Archive for May 6th, 2011

Headline vs. Core inflation – India’s Case

May 6, 2011

This is the title of my new paper. The findings are:

The analysis looks at the linkages between core and headline inflation in India. The findings are that core inflation moves along with headline inflation and the linkage has become stronger in 2000s. The prices of food and fuel are expected to remain elevated leading to higher inflation. The current inflation is much higher than the threshold level of inflation and is likely to hamper growth growing ahead. The paper mainly mentions monetary policy and is silent on the role of fiscal policy.

However, as we have seen fiscal policy has major impact on inflation via different channels one needs to keep a close watch on the government’s fiscal targets as well. In a research paper, RBI economists Jeevan Kumar Khundrakpam and Sitikantha Pattanaik (Global Crisis, Fiscal Response and Medium-term Risks to Inflation in India) suggest that one percentage point increase in the level of the fiscal deficit could cause about a quarter of a percentage point increase in the Wholesale Price Index (WPI). In its Annual Monetary Policy 2011-12, RBI highlights that fiscal targets set in the budget could be challenged by the higher subsidy burden stemming from higher international crude oil prices. This could put further pressure on the inflation outlook. Overall, inflation continues to remain a major risk for Indian economy.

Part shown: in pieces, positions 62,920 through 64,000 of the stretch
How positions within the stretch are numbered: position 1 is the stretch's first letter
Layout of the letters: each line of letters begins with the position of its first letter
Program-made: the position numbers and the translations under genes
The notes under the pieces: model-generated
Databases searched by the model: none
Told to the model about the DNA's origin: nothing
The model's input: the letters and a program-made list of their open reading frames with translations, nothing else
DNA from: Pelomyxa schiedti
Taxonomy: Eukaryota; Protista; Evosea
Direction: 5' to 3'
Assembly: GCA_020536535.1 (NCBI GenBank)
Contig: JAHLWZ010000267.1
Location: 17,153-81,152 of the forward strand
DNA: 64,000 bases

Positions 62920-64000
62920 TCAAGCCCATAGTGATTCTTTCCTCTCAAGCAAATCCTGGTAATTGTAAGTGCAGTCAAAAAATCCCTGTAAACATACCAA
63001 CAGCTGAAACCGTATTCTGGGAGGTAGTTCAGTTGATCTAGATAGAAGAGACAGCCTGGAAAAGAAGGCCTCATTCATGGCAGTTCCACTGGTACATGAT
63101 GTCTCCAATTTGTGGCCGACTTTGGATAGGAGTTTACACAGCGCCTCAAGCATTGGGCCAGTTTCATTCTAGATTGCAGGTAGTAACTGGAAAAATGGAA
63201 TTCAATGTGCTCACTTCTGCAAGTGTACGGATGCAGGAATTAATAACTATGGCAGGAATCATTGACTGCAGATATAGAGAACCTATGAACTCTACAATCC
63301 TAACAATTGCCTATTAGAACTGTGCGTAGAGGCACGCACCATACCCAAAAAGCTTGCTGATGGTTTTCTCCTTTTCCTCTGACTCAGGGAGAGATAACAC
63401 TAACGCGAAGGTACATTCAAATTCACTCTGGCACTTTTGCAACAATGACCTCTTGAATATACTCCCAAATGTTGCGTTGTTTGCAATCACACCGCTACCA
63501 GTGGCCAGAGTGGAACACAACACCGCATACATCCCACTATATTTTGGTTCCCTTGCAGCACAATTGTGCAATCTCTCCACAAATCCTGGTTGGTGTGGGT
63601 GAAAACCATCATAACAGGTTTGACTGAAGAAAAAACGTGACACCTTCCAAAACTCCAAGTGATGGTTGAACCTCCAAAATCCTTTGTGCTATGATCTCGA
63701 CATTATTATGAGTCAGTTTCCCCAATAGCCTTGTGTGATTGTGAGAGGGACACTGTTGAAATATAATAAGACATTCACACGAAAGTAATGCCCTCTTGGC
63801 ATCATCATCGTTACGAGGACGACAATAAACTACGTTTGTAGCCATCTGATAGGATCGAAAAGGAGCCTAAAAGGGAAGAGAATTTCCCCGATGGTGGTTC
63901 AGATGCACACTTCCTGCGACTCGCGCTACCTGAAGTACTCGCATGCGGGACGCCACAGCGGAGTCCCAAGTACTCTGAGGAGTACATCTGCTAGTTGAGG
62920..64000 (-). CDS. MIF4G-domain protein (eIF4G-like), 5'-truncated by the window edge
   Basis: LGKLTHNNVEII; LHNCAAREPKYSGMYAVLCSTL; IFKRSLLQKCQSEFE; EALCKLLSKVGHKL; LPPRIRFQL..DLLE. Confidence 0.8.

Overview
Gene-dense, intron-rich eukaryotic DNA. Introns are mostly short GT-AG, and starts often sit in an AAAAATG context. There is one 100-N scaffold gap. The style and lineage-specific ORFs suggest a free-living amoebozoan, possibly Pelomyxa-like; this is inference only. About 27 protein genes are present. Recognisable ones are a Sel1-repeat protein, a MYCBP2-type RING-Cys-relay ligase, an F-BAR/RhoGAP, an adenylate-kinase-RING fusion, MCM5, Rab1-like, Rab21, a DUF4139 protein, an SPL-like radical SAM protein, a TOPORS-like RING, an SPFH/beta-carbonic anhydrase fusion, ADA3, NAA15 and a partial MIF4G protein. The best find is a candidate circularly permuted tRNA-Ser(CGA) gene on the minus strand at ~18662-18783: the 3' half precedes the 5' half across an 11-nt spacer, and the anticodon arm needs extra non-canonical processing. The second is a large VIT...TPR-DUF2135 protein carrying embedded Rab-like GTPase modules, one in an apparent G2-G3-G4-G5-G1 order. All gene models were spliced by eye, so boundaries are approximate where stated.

Comments/suggestions are welcome.

Does WTO matter?

May 6, 2011

Pushan Dutt , Ilian Mihov and Timothy Van Zandt have this paper on the topic. The summary is given in voxeu.

The authors say WTO membership has led to rise in extensive margin trade (exporting more varieties) rather than intensive margin trade (existing varieties).


Service could be a new growth engine for poor countries

May 6, 2011

Ejaz Ghani,  Arti Grover and Homi Kharas have this interesting take on services. They say we usually think that way to rid of poverty is to push agriculture labour to labour intensive industry. Once they  get higher incomes they can educate their children. The children can then move to more skill-intensive industries and services earning higher incomes and supporting their families.

The authors say the earlier beliefs about services are not really right and they could actually be used to fight poverty as well.


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